NEW ORLEANS — The adoption of a low-fat dietary pattern significantly reduced the risk for death from any cause after breast cancer diagnosis, according to the results of a secondary analysis of a randomized trial presented at the American Association for Cancer Research Annual Meeting.

Deaths attributed to breast cancer were somewhat lower in the dietary group.

However, doubts remain about the extent of protection conferred by dietary changes, according to Rowan T. Chlebowski, MD, PhD, professor of medicine at David Geffen School of Medicine at UCLA and chief of hematology and oncology at Harbor–UCLA Medical Center.

“There is a nearly 50-year-old concept across countries that [reduction of] dietary fat intake may lead to a reduction in breast cancer incidence,” Chlebowski said during his presentation. “Fifty years ago, studies showed lower incidence and death rates after World War II in certain Asian countries, compared with the United States or United Kingdom.”

The randomized Women’s Health Initiative Dietary Modification trial included 48,835 postmenopausal women aged 50 to 79 years with no history of breast cancer and a dietary fat intake greater than 32%.

Women assigned to the dietary intervention group (n = 19,541) were given a fat gram goal by a trained dietician, and a low-fat dietary plan was implemented. The researchers monitored 4-day food record at baseline, and a food frequency questionnaire was administered at baseline, after 1 year, and then every 3 years thereafter during follow-up.

Women assigned to the control group (n = 29,294) received a dietary guideline report but were not asked to make dietary changes.

After a mean follow-up of 8.3 years, the researchers observed 1,767 incident breast cancers (diet, n = 672; control, n = 1,095).

Fewer incident breast cancers (HR = 0.92; 95% CI, 0.84-1.01) and deaths from disease (HR = 0.77; 95% CI, 0.48-1.22) occurred in the dietary group, but the differences were not statistically significant.

The secondary analysis included two primary outcome measures — deaths from breast cancer and deaths after breast cancer, defined as mortality from any cause among those diagnosed with the disease — during the mean 8.3years of the dietary intervention.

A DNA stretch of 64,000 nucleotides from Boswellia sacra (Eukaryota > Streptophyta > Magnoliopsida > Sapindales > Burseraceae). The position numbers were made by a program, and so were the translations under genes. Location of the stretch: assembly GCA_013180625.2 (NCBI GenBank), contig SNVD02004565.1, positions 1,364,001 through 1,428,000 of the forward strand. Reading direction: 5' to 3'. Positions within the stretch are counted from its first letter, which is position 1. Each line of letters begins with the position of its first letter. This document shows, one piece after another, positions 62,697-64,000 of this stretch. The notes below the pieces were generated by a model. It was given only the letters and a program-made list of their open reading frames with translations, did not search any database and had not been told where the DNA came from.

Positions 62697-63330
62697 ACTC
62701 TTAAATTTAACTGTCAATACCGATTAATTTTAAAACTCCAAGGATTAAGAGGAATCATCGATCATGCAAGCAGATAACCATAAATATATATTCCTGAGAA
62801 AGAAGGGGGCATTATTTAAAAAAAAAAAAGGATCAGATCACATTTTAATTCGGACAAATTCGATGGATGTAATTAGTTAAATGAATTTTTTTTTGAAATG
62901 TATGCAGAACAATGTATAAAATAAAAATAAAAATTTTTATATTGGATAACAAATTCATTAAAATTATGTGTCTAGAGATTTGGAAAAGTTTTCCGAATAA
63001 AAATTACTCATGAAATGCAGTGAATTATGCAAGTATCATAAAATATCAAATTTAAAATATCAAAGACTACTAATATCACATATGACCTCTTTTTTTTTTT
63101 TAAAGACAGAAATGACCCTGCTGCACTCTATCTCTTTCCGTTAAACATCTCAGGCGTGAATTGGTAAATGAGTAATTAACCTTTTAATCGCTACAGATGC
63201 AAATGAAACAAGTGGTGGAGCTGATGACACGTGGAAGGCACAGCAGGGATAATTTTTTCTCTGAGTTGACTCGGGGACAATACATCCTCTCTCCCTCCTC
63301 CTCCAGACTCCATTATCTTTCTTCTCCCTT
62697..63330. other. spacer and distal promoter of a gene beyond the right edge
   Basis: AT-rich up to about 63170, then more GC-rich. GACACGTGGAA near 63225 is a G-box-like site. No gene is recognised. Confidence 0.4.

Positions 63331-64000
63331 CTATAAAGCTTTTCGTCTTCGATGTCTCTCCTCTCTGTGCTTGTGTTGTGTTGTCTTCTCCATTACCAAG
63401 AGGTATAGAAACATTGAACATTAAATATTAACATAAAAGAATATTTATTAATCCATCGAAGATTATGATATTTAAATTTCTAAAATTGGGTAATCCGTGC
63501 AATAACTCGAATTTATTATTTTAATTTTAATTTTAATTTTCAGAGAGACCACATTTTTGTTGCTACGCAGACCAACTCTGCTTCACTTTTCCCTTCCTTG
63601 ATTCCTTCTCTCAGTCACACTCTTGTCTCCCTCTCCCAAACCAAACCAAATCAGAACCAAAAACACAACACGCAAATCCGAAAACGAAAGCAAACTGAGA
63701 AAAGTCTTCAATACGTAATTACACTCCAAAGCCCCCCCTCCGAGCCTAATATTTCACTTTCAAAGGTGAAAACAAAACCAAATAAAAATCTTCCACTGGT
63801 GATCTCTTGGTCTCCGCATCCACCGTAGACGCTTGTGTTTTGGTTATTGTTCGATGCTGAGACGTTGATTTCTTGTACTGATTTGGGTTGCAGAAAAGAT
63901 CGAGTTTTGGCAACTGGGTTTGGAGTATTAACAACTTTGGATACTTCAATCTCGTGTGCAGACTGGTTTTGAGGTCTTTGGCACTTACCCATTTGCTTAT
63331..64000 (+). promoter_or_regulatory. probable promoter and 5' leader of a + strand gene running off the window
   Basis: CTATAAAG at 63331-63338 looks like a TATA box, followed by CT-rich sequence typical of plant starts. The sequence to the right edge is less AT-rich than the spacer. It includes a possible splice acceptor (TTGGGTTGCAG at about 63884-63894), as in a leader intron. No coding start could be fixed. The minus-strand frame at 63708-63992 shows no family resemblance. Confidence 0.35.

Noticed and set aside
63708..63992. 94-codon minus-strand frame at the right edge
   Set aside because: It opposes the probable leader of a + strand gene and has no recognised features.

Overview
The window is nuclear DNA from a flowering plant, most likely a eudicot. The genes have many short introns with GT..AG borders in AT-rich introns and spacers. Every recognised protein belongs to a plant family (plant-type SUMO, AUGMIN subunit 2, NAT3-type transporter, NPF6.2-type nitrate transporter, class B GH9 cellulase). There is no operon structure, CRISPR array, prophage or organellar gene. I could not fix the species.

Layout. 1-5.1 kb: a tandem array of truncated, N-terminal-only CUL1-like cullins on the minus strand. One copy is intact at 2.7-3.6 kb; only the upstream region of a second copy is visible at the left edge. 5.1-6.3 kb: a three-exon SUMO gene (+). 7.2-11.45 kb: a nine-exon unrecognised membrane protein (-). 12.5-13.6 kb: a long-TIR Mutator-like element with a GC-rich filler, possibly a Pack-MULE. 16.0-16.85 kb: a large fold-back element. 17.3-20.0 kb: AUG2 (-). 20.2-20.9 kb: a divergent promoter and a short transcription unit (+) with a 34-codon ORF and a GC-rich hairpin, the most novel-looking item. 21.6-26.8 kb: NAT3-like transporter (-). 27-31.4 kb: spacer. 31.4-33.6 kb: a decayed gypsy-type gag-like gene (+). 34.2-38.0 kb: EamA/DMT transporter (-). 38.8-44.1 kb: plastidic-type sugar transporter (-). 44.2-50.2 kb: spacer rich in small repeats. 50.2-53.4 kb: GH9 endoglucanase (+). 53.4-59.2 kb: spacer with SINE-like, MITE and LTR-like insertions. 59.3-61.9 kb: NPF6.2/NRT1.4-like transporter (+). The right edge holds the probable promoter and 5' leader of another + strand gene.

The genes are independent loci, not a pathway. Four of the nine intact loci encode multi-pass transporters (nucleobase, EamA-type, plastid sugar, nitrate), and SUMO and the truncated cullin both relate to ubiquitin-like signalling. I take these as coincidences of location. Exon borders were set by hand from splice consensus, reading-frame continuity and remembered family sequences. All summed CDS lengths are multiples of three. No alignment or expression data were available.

Chlebowski and colleagues also assessed breast cancer OS — defined as survival after breast cancer diagnosis, with death from any cause — among the 1,767 study participants diagnosed with breast cancer during the dietary intervention period.

Both study groups had similar baseline characteristics and breast cancer risk factors, and participants in both groups underwent screening mammography at comparable rates throughout follow-up.

The researchers observed a greater decrease in dietary fat intake (–9.5% vs. –1.3%; P < .001), as well as increased consumption of fruits and vegetables (1.5 vs. 0.4; P < .001) and grains (–.05 vs. –1; P < .001), in the dietary intervention group.

Women in the dietary group demonstrated a lower rate of death from breast cancer (HR = 0.68; 95% CI, 0.43-1.07), as well as a significantly reduced rate of deaths of any cause after breast cancer (40 vs. 94; HR = 0.65; 95% CI, 0.45-0.94).

The mean follow-up for women diagnosed with breast cancer was 10.9 years. In this group, those assigned to the dietary intervention group demonstrated a higher rate of 10-year breast cancer OS (82% vs. 78%; HR = 0.8; 95% CI, 0.66-0.97).

A temporal trend analysis of dietary modification influence on breast cancer OS showed a more favorable effect during the dietary intervention period than after (P = .02 for interaction).

The researchers had cause of death information for 400 women with breast cancer. The leading causes of death were breast cancer (diet, n = 65; control, n = 111), other cancer (diet, n = 31; control, n = 51), cardiovascular disease (diet, n = 19; control, n = 55) and other causes (diet, n = 51; control, n = 97).

“In a breast cancer prevention trial, adopting a low-fat diet reduced deaths after breast cancer and increased breast cancer OS,” Chlebowski said. “Yet, analyses suggest that continued dietary intervention is needed to maintain this benefit. We believe that these secondary findings ... provide evidence supporting an association between dietary change and breast cancer outcomes.”

Reference:

Chlebowski RT, et al. Abstract CT041. Presented at: American Association for Cancer Research Annual Meeting; April 16-20, 2016; New Orleans.

Prentice RL, et al. JAMA. 2006;doi:10.1001/jama.295.6.629.

Disclosure: Chlebowski reports consultant and/or speakers bureau roles with Amgen, Genentech, Genomic Health, Novartis and Novo Nordisk.